Bob Stoops should not worry about bias on soon-to-be-formed football committee

Bill Hancock, executive director of the College Football Playoff, wants Stoops to rest easy. Bias can be eradicated from the process.
by Berry Tramel Modified: August 20, 2013 at 1:00 pm •  Published: August 19, 2013
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photo - Head coach Bob Stoops addresses the media during media access day for the University of Oklahoma Sooner (OU) football team in the Adrian Peterson meeting room inside Gaylord Family-Oklahoma Memorial Stadium in Norman, Okla., on Saturday, Aug. 3, 2013. Photo by Steve Sisney, The Oklahoman
Head coach Bob Stoops addresses the media during media access day for the University of Oklahoma Sooner (OU) football team in the Adrian Peterson meeting room inside Gaylord Family-Oklahoma Memorial Stadium in Norman, Okla., on Saturday, Aug. 3, 2013. Photo by Steve Sisney, The Oklahoman

The last college football season with the BCS – that's right, BCS – arrives, and don't expect sorrowful farewells.

Most fans and critics and coaches are ready to tell the two-team playoff system to scram.

Bob Stoops isn't necessarily one of them. He's a little skeptical on the format for selecting the four-team tournament starting in 2014.

Stoops' problem: He says inherent bias will afflict the soon-to-be-formed football committee.

“Human nature, you can't get away from,” Stoops said.

But Oklahoma's own Bill Hancock, executive director of the College Football Playoff, wants Stoops to rest easy.

Bias can be eradicated from the process. Because Hancock has seen it done.

Hancock spent 13 years as director of the NCAA Tournament, during which he sat in on the March Madness bracketing. And Hancock says the football committee will achieve what the basketball committee achieved.

“I understand people who think there may be biases,” Hancock said. “But believe me, we did away with it in basketball.

“Here's what you do. You create a culture whereby members check their hats at the door.”

Stoops has his reasons for skepticism. Some are even valid.

Stoops distrusts people in general. Maybe it's a Youngstown thing. That can be both healthy and unhealthy, depending on the situation.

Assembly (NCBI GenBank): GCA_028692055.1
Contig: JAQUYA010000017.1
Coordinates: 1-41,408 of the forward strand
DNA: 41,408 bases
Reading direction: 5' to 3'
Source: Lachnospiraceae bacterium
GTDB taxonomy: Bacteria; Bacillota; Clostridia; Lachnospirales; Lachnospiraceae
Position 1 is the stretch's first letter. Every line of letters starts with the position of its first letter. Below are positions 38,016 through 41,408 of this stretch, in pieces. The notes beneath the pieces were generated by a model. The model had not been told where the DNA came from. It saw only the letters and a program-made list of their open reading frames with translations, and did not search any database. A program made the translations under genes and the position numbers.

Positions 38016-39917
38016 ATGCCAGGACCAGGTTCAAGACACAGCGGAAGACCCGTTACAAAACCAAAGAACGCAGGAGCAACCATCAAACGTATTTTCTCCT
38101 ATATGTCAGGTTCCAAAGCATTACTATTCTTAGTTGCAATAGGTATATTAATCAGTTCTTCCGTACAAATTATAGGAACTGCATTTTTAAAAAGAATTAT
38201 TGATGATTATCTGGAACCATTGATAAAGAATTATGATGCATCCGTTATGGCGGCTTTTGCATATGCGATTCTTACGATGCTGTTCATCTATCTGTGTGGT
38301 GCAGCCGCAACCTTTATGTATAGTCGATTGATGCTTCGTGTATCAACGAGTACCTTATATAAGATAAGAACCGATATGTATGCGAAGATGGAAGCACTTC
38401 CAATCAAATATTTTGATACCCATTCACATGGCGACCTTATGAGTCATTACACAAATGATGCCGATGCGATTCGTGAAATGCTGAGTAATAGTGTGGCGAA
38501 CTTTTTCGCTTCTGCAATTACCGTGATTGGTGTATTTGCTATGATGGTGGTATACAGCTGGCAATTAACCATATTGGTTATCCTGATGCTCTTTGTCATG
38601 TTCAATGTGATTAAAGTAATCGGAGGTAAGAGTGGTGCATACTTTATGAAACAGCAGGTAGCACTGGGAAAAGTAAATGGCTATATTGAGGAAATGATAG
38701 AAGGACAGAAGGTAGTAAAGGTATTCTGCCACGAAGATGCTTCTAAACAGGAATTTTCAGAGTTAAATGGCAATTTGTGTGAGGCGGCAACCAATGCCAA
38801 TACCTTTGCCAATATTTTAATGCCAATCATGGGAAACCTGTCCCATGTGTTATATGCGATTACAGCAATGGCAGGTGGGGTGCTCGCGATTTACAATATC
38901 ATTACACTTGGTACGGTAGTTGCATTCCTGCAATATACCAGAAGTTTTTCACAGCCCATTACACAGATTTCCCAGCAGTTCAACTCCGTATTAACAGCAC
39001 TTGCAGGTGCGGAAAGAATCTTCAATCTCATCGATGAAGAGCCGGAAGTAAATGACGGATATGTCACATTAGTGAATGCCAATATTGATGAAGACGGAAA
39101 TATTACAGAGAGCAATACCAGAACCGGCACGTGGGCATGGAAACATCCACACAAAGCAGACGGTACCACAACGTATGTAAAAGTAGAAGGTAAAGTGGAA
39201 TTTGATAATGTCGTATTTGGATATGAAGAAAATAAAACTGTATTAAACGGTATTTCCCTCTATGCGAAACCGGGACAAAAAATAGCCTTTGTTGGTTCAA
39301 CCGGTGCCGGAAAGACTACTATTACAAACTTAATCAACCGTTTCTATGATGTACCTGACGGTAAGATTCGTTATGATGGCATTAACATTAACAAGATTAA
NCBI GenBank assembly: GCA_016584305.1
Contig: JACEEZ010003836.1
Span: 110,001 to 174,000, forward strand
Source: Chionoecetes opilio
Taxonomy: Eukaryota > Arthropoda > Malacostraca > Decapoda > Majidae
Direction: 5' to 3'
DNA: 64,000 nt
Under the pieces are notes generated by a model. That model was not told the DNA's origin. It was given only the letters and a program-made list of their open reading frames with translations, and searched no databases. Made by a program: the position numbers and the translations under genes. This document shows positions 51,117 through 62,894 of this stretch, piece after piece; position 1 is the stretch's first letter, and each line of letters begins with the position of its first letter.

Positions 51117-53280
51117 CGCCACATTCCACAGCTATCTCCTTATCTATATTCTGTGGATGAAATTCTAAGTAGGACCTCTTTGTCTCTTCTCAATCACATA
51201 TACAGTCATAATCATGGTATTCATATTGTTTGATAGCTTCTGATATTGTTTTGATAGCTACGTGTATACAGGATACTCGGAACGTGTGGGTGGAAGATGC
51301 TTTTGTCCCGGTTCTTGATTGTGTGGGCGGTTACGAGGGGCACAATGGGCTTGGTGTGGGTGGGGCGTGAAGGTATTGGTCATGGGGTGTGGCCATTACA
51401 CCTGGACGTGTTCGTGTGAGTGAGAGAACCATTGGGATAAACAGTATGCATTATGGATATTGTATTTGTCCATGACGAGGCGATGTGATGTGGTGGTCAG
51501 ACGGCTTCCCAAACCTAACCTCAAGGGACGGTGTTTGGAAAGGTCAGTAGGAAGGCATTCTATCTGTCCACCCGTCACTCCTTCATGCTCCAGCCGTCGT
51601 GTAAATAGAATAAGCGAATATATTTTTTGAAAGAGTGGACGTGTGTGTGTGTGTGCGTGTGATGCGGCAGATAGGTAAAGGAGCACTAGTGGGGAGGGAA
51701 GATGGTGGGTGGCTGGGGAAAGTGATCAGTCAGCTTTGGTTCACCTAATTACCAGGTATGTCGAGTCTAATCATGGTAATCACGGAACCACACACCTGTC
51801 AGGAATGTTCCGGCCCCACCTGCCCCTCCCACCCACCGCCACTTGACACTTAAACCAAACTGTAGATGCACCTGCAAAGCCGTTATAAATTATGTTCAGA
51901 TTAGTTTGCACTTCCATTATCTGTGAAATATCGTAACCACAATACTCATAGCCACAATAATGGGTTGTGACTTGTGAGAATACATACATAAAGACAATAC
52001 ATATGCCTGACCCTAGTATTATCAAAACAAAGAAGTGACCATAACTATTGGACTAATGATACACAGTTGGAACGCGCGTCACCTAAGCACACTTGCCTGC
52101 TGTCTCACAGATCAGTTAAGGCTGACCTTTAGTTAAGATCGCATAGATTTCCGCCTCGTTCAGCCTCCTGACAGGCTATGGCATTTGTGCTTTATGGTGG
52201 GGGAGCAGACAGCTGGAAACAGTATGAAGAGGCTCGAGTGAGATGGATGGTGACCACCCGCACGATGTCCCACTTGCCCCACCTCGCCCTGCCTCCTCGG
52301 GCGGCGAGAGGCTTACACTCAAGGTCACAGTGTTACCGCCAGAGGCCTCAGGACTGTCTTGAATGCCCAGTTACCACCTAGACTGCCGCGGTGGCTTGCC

But Stoops also knows the stakes. The pressure on the football committee will dwarf the burden on the hoops committee. Someone cracked that the difference between the scrutiny of the football committee and the basketball committee will be the same as the difference between the basketball committee and the field hockey committee.

That's why Stoops over the years has favored the computer rankings of the BCS and strength-of-schedule factors, more than the human polls.

“Does everybody have bias or not?” Stoops asked. “Does everybody have to answer to somebody … the paycheck you're getting from whoever?

“I'm just wondering. There's bias everywhere. And I find it hard to get away from. Everybody answers to somebody.”

Hancock says there are practical remedies to natural bias:

* The size of the committee, which is expected to be between 12 and 18 members. “So one person's vote is not going to sway the vote,” Hancock said. I tend to think 15 is too many for a committee of any kind, but it does lessen the impact of any particular member.


by Ed Godfrey
Reporter Sr.
Ed Godfrey was born in Muskogee and raised in Stigler. He has worked at The Oklahoman for 25 years. During that time, he has worked a myriad of beats for The Oklahoman including both the federal and county courthouse in Oklahoma City for more...
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